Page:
If Prince of Persia is anything it is a farcical, fantasy spectacle in the purest sense, that while stumbles over culturally insensitive matters and superficial handling of historical inaccuracies, the film remains widely available if taken at face value. As a big-ticket film with a $200 million dollar budget and very notable actors (Jake Gyllenhaal, Alfred Molina, and Ben Kingsley) the goal was to create a mass marketable blockbuster with subtle and not so subtle hints at a possible film franchise. It goes without saying that Prince of Persia has inherent problems and as a result the filmmakers have seen a fair amount of critical coverage in the press. Many have pointed out the obvious oversimplification of an otherwise complex story between socially and spiritually divergent cultures. Others remind us that the film is based on a video game and as such hardly requires critical debate. Critics and audiences are perplexed as to how a story set in Persia could be made without any Iranian, Middle-Eastern or Muslim actors in the principle roles. Several sources, including the McClatchy-Tribune News Service, have reported independent filmmaker and blogger Jehanzeb Dar, who is an avid fan of the video game, as being hopeful that the film would be a “serious story that would dispel a lot of stereotypes and misconceptions.” I think Mr. Dar is naive to think a Hollywood fantasy film could make a serious effort of any kind, let alone the particulars of stereotypes and misconceptions. At a glance, Hollywood is in the business of telling stories, often fantasy adventure stories that are frequently imaginary and occasionally inspired by or based on, a true story, person or event. We must remind ourselves that Hollywood is in the business of making money. I can’t imagine anyone assuming a Disney movie, let alone a Jerry Bruckheimer movie has any desire or responsibility to engage in setting the record straight regarding the perceptions of American audiences. I understand his hope and the hope of others, and commend the desire to see responsible social and religious efforts made to address the repeated misrepresentation of certain cultures and ethnic groups in American films. Sadly, a fantasy adventure film is not the place to begin such a dialog.
Prince of Persia is not without further and perhaps more significant structural criticism. It often suffers from a tangled plot of disposable, common action scenarios where superficial characters are mish-mashed together as though equal parts of Bruckheimers’ and Disney’s last five films were added to a hat, stirred and bits and pieces were used as the basis for Prince of Persia. The coming of age story of a young Persian prince and princess is inviting but almost immediately feels calculated, stuck together like boy bands of the 80s and 90s by some producer who made a human ‘mashup’ and people gave him millions of dollars for the obvious. The major plot points in Prince are pushed together haphazardly for the sake of a narrative with inaccessible emotional rewards that never fully get worked out in a meaningful way. Sure, the good guys win and the bad guys lose but part of our interest and subsequent reward exists in the way we arrive at those conclusions. There is little on-screen chemistry between Datan (Gyllenhaal) and Tamina (Gemma Arterton) and at no time is it ever apparent that the subtle, often ridiculous sexual foreplay between them is every going anywhere near the bedroom. Coitus in a Disney movie is the equivalent of two people in various stages of distress, undress, and lust that is quickly satisfied with the lights out and a rapid dissolve or jump cut to the morning after.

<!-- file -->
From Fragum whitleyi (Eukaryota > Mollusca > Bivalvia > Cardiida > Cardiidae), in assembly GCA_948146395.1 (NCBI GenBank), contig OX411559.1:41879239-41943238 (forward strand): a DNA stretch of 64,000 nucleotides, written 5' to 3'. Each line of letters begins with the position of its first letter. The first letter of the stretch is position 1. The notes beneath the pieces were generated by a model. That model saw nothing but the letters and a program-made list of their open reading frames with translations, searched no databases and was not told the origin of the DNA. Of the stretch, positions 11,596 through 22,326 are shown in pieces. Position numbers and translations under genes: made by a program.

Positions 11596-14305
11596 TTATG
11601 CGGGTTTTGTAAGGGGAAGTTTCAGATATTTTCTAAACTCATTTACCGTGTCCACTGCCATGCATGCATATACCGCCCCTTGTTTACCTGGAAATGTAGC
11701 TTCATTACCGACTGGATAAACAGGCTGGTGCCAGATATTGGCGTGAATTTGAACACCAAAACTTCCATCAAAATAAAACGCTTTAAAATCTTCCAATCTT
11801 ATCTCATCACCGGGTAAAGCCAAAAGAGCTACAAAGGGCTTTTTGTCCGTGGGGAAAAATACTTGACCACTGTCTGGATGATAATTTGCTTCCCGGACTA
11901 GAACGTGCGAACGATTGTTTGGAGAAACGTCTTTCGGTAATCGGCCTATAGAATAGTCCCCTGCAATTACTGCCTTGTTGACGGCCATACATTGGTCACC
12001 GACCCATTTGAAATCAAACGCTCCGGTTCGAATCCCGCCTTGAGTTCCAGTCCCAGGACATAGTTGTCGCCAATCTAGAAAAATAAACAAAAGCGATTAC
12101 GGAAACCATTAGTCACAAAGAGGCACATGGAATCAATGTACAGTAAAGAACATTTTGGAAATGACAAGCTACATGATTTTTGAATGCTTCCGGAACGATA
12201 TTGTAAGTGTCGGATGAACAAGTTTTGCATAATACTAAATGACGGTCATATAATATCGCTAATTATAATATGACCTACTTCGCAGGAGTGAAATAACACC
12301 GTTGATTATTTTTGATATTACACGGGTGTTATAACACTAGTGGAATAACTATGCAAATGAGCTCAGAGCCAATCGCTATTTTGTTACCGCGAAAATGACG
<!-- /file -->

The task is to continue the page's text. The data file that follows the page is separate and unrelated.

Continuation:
But for all its missteps and see through storytelling, for every Disney-ization of the material, the film must be taken as it was intended – as pure, big-screen escapism. Prince is directed by veteran filmmaker Mike Newell who famously brought us a slew of television productions through the 1960s and 1970s. Most notably he directed Four Weddings and a Funeral (1994), Donnie Brasco (1997), and Harry Potter and the Goblet of Fire in 2005. Potter would prove the perfect training ground for Persia with the franchise earning an estimated $2.7 billion dollars to date.
What ultimately matters when the movie screen goes dark and the credits begin to roll, when many amble clumsily over half-eaten tubs of popcorn and finger seat backs with buttery nubs, when the first of hundreds and very often thousands of people scroll one by one across the screen — you might think for an instant about those involved in making a blockbuster like Prince of Persia — and it might dawn on you that none of those people up there intended to give you any more than an enjoyable, memorable cinematic experience.